The Real Josey Wales
(And the Bizarre Story Behind the Legend!)
There is usually a grain of truth to most legends and so it is with Josey Wales. More than a grain...more like a bushel basket. Josey Wales was based on a real man and one that was reputedly as tough, violent and vengeful as Wales. But, unlike the movie, the real man did not have as his driving force a vengeance for losing his family to murder by Union soldiers. But his family was rousted from their house and their homestead burned to the ground by Union soldiers.
The real Josey Wales was a Confederate guerilla fighter, a “bushwacker,” an associate of the bloody Quantrill Raiders, horse rustler, deadly shot, and killer of many. He was born William “Bill” Wilson in the Ozarks in Missouri of a well-to-do family. He grew into a very tall, dark and handsome man—6’2”, with jet black curly hair and sparkling crystal blue eyes. He was an amiable fellow, good-natured, clever, and skilled at playing the violin, so he was always in demand for weddings and parties.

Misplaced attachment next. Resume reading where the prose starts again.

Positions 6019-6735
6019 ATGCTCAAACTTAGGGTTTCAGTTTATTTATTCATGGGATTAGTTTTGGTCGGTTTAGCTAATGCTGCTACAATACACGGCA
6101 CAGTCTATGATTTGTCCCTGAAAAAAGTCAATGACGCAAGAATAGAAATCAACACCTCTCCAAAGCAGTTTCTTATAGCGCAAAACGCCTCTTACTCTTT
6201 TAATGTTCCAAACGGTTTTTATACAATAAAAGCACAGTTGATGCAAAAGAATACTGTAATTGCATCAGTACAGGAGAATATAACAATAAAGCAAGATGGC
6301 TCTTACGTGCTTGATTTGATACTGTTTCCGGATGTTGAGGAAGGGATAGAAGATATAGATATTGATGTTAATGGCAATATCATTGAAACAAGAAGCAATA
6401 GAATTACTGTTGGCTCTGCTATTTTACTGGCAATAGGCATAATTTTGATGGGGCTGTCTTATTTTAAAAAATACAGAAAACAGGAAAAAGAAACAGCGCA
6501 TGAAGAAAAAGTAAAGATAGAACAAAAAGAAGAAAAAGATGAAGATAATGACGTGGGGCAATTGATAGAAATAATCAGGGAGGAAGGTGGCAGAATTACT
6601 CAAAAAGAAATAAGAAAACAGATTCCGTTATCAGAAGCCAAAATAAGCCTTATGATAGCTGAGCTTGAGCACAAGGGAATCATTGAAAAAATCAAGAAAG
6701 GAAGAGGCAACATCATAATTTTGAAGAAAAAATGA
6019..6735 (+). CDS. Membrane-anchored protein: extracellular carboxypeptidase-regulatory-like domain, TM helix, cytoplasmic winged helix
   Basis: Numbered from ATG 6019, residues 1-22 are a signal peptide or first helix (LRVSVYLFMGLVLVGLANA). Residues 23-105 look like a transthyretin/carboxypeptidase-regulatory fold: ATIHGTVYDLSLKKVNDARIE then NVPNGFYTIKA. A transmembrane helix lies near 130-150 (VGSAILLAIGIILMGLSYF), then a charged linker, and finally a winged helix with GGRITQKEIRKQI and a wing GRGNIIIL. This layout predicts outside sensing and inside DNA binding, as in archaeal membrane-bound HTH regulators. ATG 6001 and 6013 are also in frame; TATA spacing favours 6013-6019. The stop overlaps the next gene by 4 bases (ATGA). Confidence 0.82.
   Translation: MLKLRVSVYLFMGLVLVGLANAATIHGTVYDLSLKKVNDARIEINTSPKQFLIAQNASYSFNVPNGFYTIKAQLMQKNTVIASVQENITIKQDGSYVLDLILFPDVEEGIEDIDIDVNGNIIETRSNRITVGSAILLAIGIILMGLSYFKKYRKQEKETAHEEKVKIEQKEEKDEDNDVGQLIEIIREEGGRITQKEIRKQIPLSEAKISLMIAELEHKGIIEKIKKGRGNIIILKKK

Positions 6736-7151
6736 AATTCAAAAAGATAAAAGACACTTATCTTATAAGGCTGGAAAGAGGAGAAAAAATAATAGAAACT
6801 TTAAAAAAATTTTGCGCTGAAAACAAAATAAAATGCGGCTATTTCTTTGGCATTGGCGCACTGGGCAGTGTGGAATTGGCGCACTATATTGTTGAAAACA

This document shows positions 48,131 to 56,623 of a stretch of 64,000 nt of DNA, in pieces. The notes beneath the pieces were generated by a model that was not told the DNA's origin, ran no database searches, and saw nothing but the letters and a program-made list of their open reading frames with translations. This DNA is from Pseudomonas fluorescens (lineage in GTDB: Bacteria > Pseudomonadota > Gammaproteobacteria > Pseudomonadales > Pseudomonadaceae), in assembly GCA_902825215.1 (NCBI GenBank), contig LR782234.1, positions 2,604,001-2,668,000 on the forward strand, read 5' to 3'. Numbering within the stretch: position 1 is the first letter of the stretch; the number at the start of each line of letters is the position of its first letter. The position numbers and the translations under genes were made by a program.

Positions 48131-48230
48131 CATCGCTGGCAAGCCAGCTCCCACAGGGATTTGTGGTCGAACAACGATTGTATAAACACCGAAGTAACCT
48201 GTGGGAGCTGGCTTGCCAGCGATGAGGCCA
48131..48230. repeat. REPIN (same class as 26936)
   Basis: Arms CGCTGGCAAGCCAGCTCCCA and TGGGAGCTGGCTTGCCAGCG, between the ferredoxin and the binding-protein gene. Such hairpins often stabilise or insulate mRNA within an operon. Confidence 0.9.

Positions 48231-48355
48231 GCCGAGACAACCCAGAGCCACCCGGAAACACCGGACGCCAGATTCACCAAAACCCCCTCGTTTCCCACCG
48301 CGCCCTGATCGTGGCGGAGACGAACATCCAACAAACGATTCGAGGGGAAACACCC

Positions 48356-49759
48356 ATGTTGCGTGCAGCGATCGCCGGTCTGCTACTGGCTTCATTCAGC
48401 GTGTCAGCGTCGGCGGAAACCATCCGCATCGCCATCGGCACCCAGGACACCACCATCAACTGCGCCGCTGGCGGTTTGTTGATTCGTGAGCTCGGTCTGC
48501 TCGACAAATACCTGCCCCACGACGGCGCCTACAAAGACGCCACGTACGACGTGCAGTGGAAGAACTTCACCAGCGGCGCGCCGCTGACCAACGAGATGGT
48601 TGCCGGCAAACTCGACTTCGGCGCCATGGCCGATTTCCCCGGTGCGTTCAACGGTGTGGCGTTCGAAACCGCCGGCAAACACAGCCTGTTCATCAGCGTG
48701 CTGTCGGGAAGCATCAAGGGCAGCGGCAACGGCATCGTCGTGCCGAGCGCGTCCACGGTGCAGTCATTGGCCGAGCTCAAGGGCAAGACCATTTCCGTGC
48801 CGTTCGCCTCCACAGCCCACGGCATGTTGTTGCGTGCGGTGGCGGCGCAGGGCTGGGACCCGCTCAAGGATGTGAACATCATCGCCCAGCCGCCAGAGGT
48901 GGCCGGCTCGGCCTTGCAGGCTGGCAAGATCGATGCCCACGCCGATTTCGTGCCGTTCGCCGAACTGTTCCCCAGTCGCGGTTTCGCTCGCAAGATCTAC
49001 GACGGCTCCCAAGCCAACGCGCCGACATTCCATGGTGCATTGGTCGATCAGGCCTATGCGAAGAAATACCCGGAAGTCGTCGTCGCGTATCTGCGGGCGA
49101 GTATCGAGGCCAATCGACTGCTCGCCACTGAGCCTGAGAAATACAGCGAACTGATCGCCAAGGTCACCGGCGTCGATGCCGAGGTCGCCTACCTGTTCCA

His nimble fingers were not only quick on the fiddle, however. They were quick on the trigger as well. He was a deadly shot and always had on both hips two .44-calibre six shooters. He was a sure-shot at a stand-still but also practiced assiduously shooting on the run from the back of his horse.